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4 Things You Can Learn About Marriage From 'Mad Men'


Jon Hamm of Mad Men

Actor Jon Hamm arrives at the Premiere of AMC's 'Mad Men' Season 5 at ArcLight Cinemas on March 14, 2012 in Hollywood, California.

Photo: Frazer Harrison / Getty Images
The unpredictable, "meticulously researched", and rather mesmerizing television series about the advertising business and its blatant sexism, Mad Men, reveals a few things about marriage.
  • 1. Striving for perfection in your marriage and having unrealistic expectations can lead to disillusionment. Being unfaithful, focusing too much on your career, feeling unhappy and repressed, and trying to be picture-perfect are just a few of the sure ways to sabotage your marriage.
  • Eleanor Clift: "Madison Avenue did a lot to create the show’s other main female character, housewife Betty Draper, with her handsome husband, adorable children, home in the suburbs, and all the appliances required for a happy existence. The fact that she isn’t happy is Betty’s story, and the story of millions of college-educated women who were sold what turned out for many to be a bill of goods. Betty epitomizes “the problem that has no name” that Betty Friedan wrote about in her 1963 book, The Feminine Mystique."
    Source: Eleanor Clift. "'Mad Men' Goes Back to the Office." TheDailyBeast.com. 3/19/2012.
  • 2. The past is always with you. Your past and family of origin issues will impact your marriage. The character Don Draper shows you can't run or hide from any baggage in your past.
  • John Elia: "... Don's life is not nearly as charmed as others think. His objective success is tarnished by constant fear and guilt, which he self-medicates with women and drink. As a result, his marriage suffers; his children hardly see him; his coworkers know him more as a myth than a man."
    Source: James B. South, Rod Carveth. Mad Men and Philosophy: Nothing Is as It Seems. 2010. pg. 172.

  • 3. No-fault divorce has lessened domestic violence and wives' suicide rates. Ending a dysfunctional marriage today does not require lies and proof of blame. In the Mad Men era, divorce was still a disgrace and scandal. Additionally, back then a divorce could be quite difficult to obtain.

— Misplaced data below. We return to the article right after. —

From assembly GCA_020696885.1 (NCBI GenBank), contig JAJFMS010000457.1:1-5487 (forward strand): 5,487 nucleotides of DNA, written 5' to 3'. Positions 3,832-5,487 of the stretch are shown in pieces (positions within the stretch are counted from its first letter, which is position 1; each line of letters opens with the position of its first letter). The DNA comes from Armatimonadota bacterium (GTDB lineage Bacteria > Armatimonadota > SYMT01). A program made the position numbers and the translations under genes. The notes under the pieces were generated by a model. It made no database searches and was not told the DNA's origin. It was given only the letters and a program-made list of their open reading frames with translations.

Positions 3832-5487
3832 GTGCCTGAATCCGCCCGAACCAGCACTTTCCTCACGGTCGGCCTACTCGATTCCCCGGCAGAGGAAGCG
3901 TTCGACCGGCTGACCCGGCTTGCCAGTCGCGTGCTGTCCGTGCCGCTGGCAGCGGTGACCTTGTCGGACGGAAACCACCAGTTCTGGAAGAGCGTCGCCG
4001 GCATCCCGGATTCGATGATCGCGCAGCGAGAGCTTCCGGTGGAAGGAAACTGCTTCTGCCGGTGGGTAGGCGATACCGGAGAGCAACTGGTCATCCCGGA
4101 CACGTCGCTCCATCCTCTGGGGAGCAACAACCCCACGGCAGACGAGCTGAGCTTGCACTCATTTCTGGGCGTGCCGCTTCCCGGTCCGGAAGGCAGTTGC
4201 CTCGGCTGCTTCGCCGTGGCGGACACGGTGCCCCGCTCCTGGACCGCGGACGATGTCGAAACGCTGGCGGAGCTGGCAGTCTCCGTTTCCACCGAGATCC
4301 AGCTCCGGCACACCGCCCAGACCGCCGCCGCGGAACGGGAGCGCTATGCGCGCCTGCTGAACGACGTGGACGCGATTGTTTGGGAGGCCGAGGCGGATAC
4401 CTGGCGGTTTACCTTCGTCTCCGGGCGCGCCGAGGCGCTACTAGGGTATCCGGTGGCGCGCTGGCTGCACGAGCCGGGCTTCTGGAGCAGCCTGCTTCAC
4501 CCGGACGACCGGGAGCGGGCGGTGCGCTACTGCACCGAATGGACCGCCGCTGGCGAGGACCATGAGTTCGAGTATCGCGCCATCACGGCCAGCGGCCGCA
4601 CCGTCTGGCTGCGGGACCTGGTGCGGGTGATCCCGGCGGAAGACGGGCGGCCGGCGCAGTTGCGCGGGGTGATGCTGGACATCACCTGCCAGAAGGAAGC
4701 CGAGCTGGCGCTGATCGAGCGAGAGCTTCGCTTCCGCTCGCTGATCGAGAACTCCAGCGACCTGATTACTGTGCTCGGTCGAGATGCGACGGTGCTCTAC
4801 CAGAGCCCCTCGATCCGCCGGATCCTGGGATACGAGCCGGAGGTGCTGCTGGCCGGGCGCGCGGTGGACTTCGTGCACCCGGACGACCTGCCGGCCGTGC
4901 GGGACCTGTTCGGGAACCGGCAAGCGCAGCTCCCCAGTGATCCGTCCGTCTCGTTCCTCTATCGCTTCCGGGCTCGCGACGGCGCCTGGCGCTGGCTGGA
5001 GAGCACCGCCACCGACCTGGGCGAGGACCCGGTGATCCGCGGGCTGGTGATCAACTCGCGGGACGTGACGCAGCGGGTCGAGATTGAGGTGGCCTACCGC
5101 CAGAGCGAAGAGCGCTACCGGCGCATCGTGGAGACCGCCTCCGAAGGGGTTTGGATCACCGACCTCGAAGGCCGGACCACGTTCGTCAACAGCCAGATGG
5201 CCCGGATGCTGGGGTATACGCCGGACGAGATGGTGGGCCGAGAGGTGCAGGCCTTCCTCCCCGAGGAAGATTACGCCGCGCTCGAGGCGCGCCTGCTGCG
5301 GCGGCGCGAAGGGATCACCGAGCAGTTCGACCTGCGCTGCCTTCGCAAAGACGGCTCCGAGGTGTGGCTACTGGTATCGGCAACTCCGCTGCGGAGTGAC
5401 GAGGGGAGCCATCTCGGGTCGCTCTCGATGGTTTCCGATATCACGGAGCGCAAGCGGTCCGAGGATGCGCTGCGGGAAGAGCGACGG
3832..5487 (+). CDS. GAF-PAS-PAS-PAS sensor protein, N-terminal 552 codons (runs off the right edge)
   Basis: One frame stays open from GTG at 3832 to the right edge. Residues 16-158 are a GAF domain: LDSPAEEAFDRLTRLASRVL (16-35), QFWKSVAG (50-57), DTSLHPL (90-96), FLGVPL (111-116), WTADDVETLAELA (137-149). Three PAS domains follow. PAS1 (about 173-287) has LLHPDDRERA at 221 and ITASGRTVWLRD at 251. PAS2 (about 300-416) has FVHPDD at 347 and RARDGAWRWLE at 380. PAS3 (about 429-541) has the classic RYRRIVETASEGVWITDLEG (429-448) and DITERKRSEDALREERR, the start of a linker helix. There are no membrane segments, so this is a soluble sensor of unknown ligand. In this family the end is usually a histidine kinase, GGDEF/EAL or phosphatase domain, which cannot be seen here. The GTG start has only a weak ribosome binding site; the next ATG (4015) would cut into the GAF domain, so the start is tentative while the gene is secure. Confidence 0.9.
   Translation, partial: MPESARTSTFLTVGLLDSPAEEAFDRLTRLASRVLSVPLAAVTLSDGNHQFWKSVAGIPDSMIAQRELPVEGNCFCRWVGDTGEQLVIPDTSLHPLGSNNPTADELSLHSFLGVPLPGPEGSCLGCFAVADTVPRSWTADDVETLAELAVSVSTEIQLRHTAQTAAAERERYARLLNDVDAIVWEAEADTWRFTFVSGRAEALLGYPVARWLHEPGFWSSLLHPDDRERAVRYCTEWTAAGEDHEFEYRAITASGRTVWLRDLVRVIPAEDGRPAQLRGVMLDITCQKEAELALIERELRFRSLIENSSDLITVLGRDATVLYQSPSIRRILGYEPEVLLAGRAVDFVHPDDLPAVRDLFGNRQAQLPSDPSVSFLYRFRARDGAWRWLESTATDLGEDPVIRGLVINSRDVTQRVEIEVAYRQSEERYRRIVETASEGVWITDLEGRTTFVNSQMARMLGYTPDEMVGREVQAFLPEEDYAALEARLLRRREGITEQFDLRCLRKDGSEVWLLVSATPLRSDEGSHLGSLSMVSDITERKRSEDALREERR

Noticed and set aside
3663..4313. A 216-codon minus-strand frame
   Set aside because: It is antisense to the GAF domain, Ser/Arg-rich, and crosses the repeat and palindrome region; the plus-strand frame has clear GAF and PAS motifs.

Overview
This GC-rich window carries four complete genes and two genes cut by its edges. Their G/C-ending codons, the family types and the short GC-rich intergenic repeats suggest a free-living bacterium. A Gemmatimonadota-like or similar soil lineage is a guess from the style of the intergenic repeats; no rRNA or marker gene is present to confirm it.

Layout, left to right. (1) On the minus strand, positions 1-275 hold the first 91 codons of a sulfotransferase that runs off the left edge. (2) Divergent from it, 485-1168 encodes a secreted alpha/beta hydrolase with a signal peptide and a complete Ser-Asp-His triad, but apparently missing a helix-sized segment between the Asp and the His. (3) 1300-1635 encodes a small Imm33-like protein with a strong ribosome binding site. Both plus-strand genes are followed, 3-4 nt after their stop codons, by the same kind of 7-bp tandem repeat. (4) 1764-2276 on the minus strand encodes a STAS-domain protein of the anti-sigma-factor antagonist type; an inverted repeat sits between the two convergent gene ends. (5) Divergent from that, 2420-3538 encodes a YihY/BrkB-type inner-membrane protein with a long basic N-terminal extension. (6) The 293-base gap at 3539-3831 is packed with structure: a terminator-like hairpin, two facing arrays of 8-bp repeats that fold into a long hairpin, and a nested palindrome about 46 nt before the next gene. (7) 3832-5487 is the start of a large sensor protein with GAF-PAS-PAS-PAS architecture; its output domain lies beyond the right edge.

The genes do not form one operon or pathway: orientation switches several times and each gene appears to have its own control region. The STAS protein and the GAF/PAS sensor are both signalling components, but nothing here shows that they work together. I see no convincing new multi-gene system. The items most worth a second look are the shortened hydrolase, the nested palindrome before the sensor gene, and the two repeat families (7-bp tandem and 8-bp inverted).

• Maria Sciullo: "In the early 1960s, the post-Camelot era in which Mad Men is set, amicable couples had to participate in a charade before the court. Often, husband and wife had to pretend to have participated in bad behaviors such as adultery, physical or psychological abuse in order to 'prove' grounds for divorce."
    Source: Maria Sciullo. "'Mad Men' series inaccurately depicts difficulties of divorce for women in '60s." Post-Gazette.com. 3/25/2012.

  • 4. One size doesn't fit all. Although Mad Men shows the beginning of the decline of traditional marriages, they still work for some couples. Although today most married couples both work outside the home due to financial needs and a desire for companionate marriages, there are couples who believe in the traditional roles for husbands and wives.
Courtney: "That's my job and I love it," she smiles. "I believe our marriage is successful because I give my husband everything that he needs and in return he gives me what I need."
Source: "Real Life Mad Men Marriages." RachaelRayShow.com. 11/6/2009.

Quotes About Mad Men Marriages

Raymond Angelo Belliotti: "The marriage [with Mona] has never impeded Sterling's roving eyes and roaming hands. He admits on several occasions that passionate commitment was extinguished early in the relationship, and he has remained married largely because of social expectations, not because of a passionate, internal commitment."
Source: Rod Carveth, James B. South. Mad Men and Philosophy: Nothing Is As It Seems. 2010. pg. 70.

Robert White: "Betty is angry at Don's betrayal of their 'perfect marriage.' Yet Don and Betty never had a perfect marriage ... Betty discovering the truth [about Don's real identity] cannot end that which never existed. Draper's betrayal does not consist in ending their 'perfect marriage' but in having built their marriage on a foundation of lies."
Source: Rod Carveth, James B. South. Mad Men and Philosophy: Nothing Is As It Seems. 2010. pg. 87.

Ada S. Jaarsma: "Betty is staying with Don because she seems content with deceiving herself about his evident infidelity, maintaining an illusion of comfort and success."
Source: Rod Carveth, James B. South. Mad Men and Philosophy: Nothing Is As It Seems. 2010. pg. 101.

Andreja Novakovic, Tyler Whitney: "It reveals the basic structure of their marriage, in which Don lies to her and treats her like a gullible child."
Source: Rod Carveth, James B. South. Mad Men and Philosophy: Nothing Is As It Seems. 2010. pg. 114.

Alessandra Stanley: "Amid all these ruminations on modern-day matrimony, Mad Men on basic cable’s AMC stands out as the control, a reminder of what marriage was like for previous generations.This Madison Avenue drama, set in the advertising business at the dawn of the 1960s, recreates middle-class life in the pre-Friedan era, when graduates of Wellesley and Bryn Mawr wore girdles and aprons as they raised the children and waited for their husbands, who stayed in town late, drinking and smoking and carousing with compliant secretaries. Mad Men has a satiric edge, but it is a stark reminder of what the battle of the sexes looked like before women’s lib, civil rights, the Pill and legalized abortion." Source: Alessandra Stanley. "Say, Darling, Is It Frigid in Here?" NYTimes.com. 8/19/2007.

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